The Civil Air Patrol, or CAP as it is often called, is the United States Air Force Auxiliary. As such, it is tasked with three primary missions: these are the Cadet Program, Emergency Services, and Aerospace Education. Even though CAP is an organization based on a military model and the USAF auxiliary, its members are in no way obligated to join the Armed Forces. The skills, confidence, and leadership developed through membership can be used in all walks of life, not just the military. Rising from its roots in World War II, today CAP is a benevolent, nonprofit organization dedicated to saving lives, flying counterdrug missions, providing disaster relief, advancing young people, and supporting America's educators.
Today CAP has nearly 61,000 volunteer members - approximately 26,000 cadets and 35,000 senior members. Cadet membership is open to non-married U.S. citizens between the ages of 12-18 but may remain a Cadet until 21 years old. Senior membership is open to adults age 18 and over, who are US citizens and have no criminal record. Non U.S. citizens may join if they are lawfully admitted for permanent residence. Other non-residents may request a waiver of the citizenship requirement through the wing or region commanders. CAP does not discriminate based on gender, race, religion, or disability.
There are countless benefits of Civil Air Patrol membership, but here are just a few.
REWARDS AND RECOGNITION
As a volunteer, awards are not monetary, but are as tangible as money in the bank.
CAP offers aerospace education, leadership, and technical training, including Air Force correspondence courses for all members. Special Training is also conducted for those participating in search and rescue as mission pilots, observers, or ground team members. Communications training is highly specialized and presents unique opportunities to network with other communicators from around the country.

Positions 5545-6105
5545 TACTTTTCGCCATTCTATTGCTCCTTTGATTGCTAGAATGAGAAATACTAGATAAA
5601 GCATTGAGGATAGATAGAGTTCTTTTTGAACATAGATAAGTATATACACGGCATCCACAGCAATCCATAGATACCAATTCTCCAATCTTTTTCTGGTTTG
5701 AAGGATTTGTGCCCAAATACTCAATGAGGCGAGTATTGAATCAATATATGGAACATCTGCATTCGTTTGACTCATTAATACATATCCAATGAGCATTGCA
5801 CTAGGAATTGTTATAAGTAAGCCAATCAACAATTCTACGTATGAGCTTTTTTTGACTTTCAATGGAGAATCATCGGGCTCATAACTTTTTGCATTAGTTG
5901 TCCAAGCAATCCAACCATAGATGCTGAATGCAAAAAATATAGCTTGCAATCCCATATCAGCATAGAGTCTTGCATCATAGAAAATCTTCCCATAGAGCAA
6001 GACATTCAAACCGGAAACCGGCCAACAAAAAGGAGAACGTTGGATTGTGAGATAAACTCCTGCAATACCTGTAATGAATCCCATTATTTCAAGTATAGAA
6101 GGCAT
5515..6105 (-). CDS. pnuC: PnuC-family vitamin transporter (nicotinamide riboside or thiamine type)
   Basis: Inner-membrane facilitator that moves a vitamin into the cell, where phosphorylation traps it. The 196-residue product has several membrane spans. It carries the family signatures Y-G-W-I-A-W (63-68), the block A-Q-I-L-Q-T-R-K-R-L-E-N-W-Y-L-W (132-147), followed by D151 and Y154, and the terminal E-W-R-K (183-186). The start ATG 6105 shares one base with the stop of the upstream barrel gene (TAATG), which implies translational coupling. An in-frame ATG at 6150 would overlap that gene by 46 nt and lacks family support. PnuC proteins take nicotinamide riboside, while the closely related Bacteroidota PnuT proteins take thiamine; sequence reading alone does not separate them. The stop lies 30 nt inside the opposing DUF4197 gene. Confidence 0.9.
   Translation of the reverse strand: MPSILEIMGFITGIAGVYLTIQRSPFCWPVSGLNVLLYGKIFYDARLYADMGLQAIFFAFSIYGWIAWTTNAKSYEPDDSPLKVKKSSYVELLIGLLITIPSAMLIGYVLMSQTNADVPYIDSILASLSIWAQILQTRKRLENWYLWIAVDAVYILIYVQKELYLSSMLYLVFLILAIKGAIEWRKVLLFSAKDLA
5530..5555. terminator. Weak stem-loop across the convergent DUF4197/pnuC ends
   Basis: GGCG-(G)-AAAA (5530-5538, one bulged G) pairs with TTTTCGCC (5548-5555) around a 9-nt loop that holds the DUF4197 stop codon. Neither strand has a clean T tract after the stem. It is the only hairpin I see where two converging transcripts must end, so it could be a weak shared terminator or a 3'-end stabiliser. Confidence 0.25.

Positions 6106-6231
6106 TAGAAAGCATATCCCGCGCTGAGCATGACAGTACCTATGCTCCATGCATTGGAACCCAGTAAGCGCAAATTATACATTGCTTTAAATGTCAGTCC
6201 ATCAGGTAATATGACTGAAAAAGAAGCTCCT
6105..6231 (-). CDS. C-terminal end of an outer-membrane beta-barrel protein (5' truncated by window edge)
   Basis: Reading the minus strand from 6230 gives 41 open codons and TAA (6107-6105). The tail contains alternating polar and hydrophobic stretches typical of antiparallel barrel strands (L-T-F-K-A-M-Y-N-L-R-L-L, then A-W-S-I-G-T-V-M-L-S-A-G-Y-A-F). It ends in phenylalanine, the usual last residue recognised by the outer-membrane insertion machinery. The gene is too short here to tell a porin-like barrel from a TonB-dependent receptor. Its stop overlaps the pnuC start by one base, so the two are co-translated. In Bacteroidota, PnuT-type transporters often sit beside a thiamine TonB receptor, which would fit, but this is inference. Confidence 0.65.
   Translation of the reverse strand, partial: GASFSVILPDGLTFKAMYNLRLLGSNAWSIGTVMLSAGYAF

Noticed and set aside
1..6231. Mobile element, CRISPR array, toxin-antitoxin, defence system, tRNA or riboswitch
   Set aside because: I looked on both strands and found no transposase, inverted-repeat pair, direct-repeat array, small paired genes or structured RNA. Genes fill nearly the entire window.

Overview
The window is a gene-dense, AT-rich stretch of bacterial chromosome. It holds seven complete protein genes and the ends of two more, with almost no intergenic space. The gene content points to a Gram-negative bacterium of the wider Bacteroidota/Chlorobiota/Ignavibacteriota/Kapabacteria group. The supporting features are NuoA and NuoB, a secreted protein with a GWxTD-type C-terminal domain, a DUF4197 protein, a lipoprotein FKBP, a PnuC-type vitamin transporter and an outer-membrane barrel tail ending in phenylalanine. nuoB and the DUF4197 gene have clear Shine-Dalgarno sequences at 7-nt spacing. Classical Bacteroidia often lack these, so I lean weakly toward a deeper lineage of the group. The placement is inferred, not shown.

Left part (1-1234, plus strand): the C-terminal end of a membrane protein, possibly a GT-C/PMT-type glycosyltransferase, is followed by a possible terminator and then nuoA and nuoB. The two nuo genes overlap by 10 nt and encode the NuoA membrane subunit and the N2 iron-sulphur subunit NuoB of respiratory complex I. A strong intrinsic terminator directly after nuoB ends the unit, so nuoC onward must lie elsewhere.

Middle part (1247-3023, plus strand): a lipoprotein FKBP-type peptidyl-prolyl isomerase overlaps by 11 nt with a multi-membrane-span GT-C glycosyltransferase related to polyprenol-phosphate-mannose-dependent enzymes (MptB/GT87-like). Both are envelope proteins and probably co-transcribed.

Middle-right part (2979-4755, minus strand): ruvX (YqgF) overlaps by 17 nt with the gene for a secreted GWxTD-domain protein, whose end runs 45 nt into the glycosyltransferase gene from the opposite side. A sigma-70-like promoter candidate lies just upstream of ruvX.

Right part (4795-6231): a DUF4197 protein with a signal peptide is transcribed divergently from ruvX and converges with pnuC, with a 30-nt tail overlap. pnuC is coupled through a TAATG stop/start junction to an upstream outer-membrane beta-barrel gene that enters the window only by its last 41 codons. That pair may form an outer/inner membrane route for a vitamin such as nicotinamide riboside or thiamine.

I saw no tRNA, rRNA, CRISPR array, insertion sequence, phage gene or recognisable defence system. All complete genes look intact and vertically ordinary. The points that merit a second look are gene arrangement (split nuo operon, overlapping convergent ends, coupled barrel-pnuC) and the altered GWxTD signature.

Cadets earning their first promotion receive a voucher to use towards a basic cadet Air Force style uniform, with savings of approximately $90. Senior members are also authorized to wear the Air Force-style uniform with distinguishing CAP insignia if they meet weight and grooming standards. Those not meeting weight and height standards have a number of CAP distinctive uniforms available. Used uniforms are available to issue to members, but are limited to available sizes.
MEETINGS AND ACTIVITIES
CAP has many conferences and activities held around the country that provide a wide array of training opportunities.
Through the International Air Cadet Exchange Program, a limited number of Cadets and senior escorts travel to several foreign countries for a few weeks each year to foster international goodwill and understanding. Some of these countries are Australia, Belgium, Canada, Czech Republic, Germany, Ghana, Hong Kong, Israel, Japan, Netherlands, New Zealand, South Korea, Turkey, and the United Kingdom.
As a federally chartered nonprofit organization, CAP is tax exempt under Section 501(c)(3) of the IRS Code. This enables members to claim various expenses as charitable contributions to the extent allowable by law. These include:
CAP's resources and assets include, but are not limited to, 550 corporate owned aircraft, more than 1000 ground vehicles, and the most extensive communications system in the world. Most importantly, though, are the volunteers who put all of it to use.
CAP members participate at many different levels and capacities. CAP will train each member to help them fulfill his/her volunteer "job". These "jobs" range in a wide spectrum of activities to meet almost every individual's needs and interest and include:
If you don't see a job here that fulfills your desires, the local unit can probably provide you with one.
HOW CAP BEGAN
In the late 1930's, more than 150,000 volunteers with a love of aviation argued for an organization to put their planes and flying skills to use in defense of their country. As a result, the Civil Air Patrol was born one week prior to the Japanese attack on Pearl Harbor. Thousands of volunteer members answered America's call to national service and sacrifice by accepting and performing critical wartime missions. Assigned to the War Department under the jurisdiction of the Army Air Corps, the contributions of Civil Air Patrol, including logging more than 500,000 flying hours, attacking enemy submarines, and saving hundreds of crash victims during World War II, are well documented.